The living shoreline project: working to protect & improve our coast

The living shoreline project: working to protect & improve our coast
The North Carolina Coastal Federation needs volunteers to help protect our shoreline. (Source: WECT)

SUNSET BEACH, NC (WECT) - You can help project our shoreline by volunteering to help build an oyster reef.

The North Carolina Coastal Federation needs volunteers to help build a 60-foot oyster reef along the shoreline at the Sunset Beach Town Park. The volunteers will place bags along the shoreline at low tide to build the reefs which will form a living shoreline to help protect the park from erosion and create a valuable habitat.

Adults and children over 12-years-old are welcome to attend. Snacks and lunch will be provided.

The event is Thursday, January 17 from 10 a.m. to 2 p.m. To register for the event, click here.

The North Carolina Coastal Federation needs volunteers to help build a 60-foot oyster reef along the shoreline at the Sunset Beach Town Park.
The North Carolina Coastal Federation needs volunteers to help build a 60-foot oyster reef along the shoreline at the Sunset Beach Town Park. (WECT)

The living shorelines projects help support the federation’s living shoreline and oyster initiatives. Oyster reefs are often components of living shorelines; they not only help control erosion, but they also help with new oyster growth. The 50 Million Oyster Initiative hopes to create 50 new acres of oyster sanctuary throughout North Carolina with each acre supporting one million oysters by 2020. Oysters improve water quality and fish habitats which benefits fishermen, tourism, and the overall coastal economy for years to come.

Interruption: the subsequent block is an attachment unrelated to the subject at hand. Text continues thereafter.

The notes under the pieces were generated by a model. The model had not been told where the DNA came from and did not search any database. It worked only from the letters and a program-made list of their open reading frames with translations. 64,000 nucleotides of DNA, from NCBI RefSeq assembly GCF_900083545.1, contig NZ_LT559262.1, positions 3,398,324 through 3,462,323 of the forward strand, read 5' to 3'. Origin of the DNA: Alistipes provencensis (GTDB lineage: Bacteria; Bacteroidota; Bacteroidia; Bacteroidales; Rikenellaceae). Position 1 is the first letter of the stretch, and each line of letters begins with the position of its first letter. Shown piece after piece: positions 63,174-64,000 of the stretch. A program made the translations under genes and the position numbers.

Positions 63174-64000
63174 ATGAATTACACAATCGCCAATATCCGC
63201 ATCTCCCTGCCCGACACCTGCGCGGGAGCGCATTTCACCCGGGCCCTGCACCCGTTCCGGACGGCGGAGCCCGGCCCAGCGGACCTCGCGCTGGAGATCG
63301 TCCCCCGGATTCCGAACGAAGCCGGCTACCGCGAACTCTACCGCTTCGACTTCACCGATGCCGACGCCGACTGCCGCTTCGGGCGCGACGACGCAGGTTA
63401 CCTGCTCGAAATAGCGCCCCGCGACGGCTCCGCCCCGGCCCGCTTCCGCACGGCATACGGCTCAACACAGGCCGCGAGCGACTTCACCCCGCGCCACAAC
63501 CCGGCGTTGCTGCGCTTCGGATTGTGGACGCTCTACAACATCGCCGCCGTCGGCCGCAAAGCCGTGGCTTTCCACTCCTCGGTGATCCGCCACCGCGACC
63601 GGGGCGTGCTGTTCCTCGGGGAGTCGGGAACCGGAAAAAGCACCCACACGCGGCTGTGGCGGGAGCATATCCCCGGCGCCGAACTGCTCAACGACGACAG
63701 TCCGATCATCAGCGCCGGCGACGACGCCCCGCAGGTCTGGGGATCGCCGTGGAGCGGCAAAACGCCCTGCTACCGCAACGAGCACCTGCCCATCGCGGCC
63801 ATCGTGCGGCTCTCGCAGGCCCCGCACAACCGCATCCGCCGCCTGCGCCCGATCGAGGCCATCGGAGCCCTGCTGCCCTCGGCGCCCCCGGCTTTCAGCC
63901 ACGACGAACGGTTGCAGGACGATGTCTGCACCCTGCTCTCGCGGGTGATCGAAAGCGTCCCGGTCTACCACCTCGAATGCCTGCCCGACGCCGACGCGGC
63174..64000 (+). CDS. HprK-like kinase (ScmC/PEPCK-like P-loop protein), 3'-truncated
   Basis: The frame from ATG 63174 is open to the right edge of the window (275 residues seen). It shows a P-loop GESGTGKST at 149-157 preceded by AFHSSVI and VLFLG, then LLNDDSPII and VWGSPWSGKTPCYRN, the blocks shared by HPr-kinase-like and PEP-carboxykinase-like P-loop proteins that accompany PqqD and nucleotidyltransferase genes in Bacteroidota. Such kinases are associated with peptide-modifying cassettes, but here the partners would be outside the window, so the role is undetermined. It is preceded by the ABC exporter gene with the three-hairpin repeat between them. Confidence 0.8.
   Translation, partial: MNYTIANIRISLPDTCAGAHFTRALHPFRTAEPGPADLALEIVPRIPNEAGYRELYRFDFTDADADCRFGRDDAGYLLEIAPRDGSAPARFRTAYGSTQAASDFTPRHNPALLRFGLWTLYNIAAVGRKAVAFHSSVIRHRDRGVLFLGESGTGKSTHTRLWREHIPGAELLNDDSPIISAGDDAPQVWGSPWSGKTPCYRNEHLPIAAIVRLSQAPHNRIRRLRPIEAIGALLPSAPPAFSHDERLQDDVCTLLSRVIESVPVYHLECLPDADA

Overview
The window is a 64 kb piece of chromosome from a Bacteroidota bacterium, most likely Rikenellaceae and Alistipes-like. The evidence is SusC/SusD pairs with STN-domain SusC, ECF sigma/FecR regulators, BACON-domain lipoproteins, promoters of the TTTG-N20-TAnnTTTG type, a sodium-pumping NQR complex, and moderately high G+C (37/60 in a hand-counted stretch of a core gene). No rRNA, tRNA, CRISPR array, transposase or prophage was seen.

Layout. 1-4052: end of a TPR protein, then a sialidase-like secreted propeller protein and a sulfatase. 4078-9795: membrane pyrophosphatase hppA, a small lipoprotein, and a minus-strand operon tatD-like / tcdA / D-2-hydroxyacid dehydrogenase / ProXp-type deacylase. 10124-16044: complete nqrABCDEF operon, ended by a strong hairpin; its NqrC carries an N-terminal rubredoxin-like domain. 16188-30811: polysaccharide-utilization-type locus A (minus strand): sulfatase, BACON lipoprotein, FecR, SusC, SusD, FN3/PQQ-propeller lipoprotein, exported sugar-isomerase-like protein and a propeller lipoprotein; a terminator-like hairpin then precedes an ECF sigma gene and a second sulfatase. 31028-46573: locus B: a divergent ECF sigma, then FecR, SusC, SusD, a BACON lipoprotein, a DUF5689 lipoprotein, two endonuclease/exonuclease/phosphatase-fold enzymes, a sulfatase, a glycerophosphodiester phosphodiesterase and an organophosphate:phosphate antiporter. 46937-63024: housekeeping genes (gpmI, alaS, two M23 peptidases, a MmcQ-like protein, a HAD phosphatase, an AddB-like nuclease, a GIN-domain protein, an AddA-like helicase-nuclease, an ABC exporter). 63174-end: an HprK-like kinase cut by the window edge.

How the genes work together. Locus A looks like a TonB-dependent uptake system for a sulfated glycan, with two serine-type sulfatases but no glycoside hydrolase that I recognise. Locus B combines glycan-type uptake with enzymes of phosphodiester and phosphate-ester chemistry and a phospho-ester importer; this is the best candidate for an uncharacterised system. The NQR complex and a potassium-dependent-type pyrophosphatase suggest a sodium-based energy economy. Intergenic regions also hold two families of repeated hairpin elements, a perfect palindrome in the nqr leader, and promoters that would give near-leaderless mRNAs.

“In the next three years, the federation plans to build 4,525 linear feet of living shoreline,” said Ted Wilgis, coastal education coordinator at the federation’s Wrightsville Beach office. “Living shorelines maintain the vital connection between the land and shallow water of estuaries which are so productive and economically important.”

Wiligis says the mesh bag, pictured above, is not biodegradable. “They don’t biodegrade, because we need them to hold the shells in place in rough conditions until the baby oysters settle and grow on the shells, and the new oyster reef forms" he told WECT. “The oysters will grow through the bag, essentially sealing the bag in the reef. Many organisms, crabs, shrimp, small fish and others live in the bag and come and go as they please. Having said that, we don’t like to use the plastic mesh unless we have to, and we and lots of other organizations and researchers who do similar projects are testing our new materials that could take the place of the plastic mesh.”

A oyster reef formed inside the mesh bag. (source: NC Coastal Federation)
A oyster reef formed inside the mesh bag. (source: NC Coastal Federation)

For more information on living shorelines, visit the Living Shorelines Academy website.

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